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Center for Animal Law Studies

Making Meaningful Change for Animals in Asia and Beyond: The 11th Asia for Animals Symposium

November 14, 2019

  • Professor Joyce Tischler and Dean Pamela Frasch at the 11th Asia for Animals Symposium in Dalian, China, October 2019.
  • Dean Pamela Frasch, Professor Peter J. Li, and students from the litigation strategy demonstration.
  • Professor Joyce Tischler with one of the dogs rescued in collaboration with Pacific Northwest rescue organization, Golden Bond Rescue, and Together for Animals in China.

The Center for Animal Law Studies (CALS) at Lewis & Clark Law School was honored to have been invited to participate and share our animal law expertise with over 450 committed professionals who gathered in Dalian, China for the 11th Asia for Animals Symposium from October 18-20, 2019. After meeting and listening to dozens of advocates, we left reinvigorated by their passion, creativity, and determination to achieve meaningful protections for animals in Asia and beyond. 

Since 2001, the biennial Asia for Animals symposium has welcomed thousands of animal professionals, advocates, scientists, and scholars from across the globe. This year’s Symposium was aptly titled “Use Laws To Creatively Protect Animals”. The title may be self-apparent to some, but for those who have not had occasion to address animal law in China, the country does not yet have general animal cruelty laws. Accordingly, while creativity is often the hallmark of an animal lawyer, the necessity for that skill is more pronounced in regions that lack a legal framework for animal protection.

Advocates for animals in Asia have risen to this challenge and represent a professional, skilled, smart, and committed group of lawyers and other advocates. They were eager to learn and to share their ideas about how we can all work together to make meaningful change for animals in China and across the globe. Lewis & Clark Law School Dean of Animal of Law, Pamela Frasch, and Lewis & Clark Law School Professor of Practice, Joyce Tischler, tailored their comments to creative uses of the law. They  are both trailblazers in creative uses of the law and in establishing the field of animal law in the U.S. Each focused their presentations on different types of animals — Professor Tischler focused on farmed animals, while Dean Frasch focused on companion animals — and the creative legal theories that lawyers have successfully utilized in the U.S. “Animal law and animal protection are blossoming in China, and it is a joy to meet these passionate and talented new colleagues,” said Tischler.

A particular highlight of the Symposium was a session that showcased the top 3 teams of law students who had previously participated in a case handling strategy contest held in Beijing in July that was organized by Professor Gao Lihong of the  Law School of Zhongnan University of Economics and Law and Professor Peter J. Li of University of Houston-Downtown and  Humane Society International. The future of animal law in China is bright based on the skilled handling of litigation strategy demonstrated by the students who participated  from: Northwest China University of Law and Politics, Guangzhou University and East China University of Law and Politics. Dean Frasch was on a special panel asked to review and critique each team’s arguments, and she was impressed by the caliber of each and every student, “I want to offer my congratulations to the team members and their coaches for a superb job. These students represent exactly the kind of advocate animals need – smart, dedicated, creative, and highly persuasive. I have every confidence that these students will go on to change the world for animals in China and beyond.”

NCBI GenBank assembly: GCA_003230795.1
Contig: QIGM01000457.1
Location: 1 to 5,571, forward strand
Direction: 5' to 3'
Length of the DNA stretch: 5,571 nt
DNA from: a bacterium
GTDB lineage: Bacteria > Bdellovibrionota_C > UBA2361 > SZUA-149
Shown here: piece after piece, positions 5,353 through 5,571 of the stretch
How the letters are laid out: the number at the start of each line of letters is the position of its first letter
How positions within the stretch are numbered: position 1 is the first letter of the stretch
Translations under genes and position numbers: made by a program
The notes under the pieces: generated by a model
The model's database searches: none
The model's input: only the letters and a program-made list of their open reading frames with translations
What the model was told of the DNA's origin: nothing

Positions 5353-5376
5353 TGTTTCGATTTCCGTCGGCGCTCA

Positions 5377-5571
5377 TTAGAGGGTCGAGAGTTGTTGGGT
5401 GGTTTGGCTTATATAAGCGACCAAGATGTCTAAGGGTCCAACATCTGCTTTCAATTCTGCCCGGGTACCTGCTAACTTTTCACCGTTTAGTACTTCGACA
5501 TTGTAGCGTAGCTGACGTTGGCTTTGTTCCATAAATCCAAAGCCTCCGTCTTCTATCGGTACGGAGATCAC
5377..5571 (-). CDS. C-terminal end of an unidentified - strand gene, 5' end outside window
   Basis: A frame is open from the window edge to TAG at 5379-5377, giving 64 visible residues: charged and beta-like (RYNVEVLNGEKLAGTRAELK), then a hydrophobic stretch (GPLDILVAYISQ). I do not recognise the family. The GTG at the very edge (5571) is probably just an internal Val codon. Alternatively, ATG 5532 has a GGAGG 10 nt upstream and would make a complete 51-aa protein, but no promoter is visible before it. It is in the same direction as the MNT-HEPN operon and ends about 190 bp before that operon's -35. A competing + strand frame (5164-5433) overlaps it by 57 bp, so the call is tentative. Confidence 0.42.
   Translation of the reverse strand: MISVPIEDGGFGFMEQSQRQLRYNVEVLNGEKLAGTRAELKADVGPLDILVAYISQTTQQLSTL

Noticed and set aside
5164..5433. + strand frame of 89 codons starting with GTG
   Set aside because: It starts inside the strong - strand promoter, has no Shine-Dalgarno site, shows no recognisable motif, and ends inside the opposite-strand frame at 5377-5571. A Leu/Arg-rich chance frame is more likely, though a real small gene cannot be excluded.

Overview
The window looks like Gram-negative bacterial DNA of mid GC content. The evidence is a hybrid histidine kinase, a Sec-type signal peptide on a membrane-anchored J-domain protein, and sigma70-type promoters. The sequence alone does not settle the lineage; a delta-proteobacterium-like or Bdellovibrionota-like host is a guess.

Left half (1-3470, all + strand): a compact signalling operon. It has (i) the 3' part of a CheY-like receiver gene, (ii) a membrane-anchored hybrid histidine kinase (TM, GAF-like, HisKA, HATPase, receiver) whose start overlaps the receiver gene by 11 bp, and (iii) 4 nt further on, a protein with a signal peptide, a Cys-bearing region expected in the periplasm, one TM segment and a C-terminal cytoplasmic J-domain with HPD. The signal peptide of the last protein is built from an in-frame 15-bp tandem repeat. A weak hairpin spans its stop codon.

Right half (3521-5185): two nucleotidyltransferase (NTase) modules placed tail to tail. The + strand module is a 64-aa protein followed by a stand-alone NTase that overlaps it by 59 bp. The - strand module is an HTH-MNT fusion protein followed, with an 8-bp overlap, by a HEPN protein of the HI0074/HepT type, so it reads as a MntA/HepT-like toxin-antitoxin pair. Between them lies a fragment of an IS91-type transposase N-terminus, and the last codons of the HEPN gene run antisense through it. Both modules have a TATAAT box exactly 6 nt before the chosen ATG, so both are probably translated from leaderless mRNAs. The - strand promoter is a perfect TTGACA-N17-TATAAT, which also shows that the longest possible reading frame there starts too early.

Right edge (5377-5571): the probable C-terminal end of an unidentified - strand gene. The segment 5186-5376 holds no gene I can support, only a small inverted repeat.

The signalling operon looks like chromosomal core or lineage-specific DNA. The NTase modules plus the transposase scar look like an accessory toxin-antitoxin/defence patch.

We would like to thank Symposium organizer, Asia for Animals, and host, VShine Animal Protection Association. We’d also like to thank Professor Peter Li, Professor Lihong, Hongmei Yu, as well as Capitol Animal Welfare Association. 

Finally, a trip abroad of this nature would not be complete without a small contribution to directly improving the lives of animals. We are pleased to have worked with Golden Bond Rescue in the Pacific Northwest and the Beijing shelter Together for Animals in China by bringing 7 dogs home with us who otherwise would have been slaughtered in the dog meat industry. We are grateful that these dogs will find loving homes and be spared the suffering endured by all animals who are raised for human consumption, whether they are dogs (as in this particular situation) or farmed animals such as cows, pigs, chickens and turkeys. We made a concrete difference in these 7 lives and for that we are eternally grateful. Special thanks to Jill Groves of Golden Bond and Xiao Li of Together for Animals in China for their life-saving work.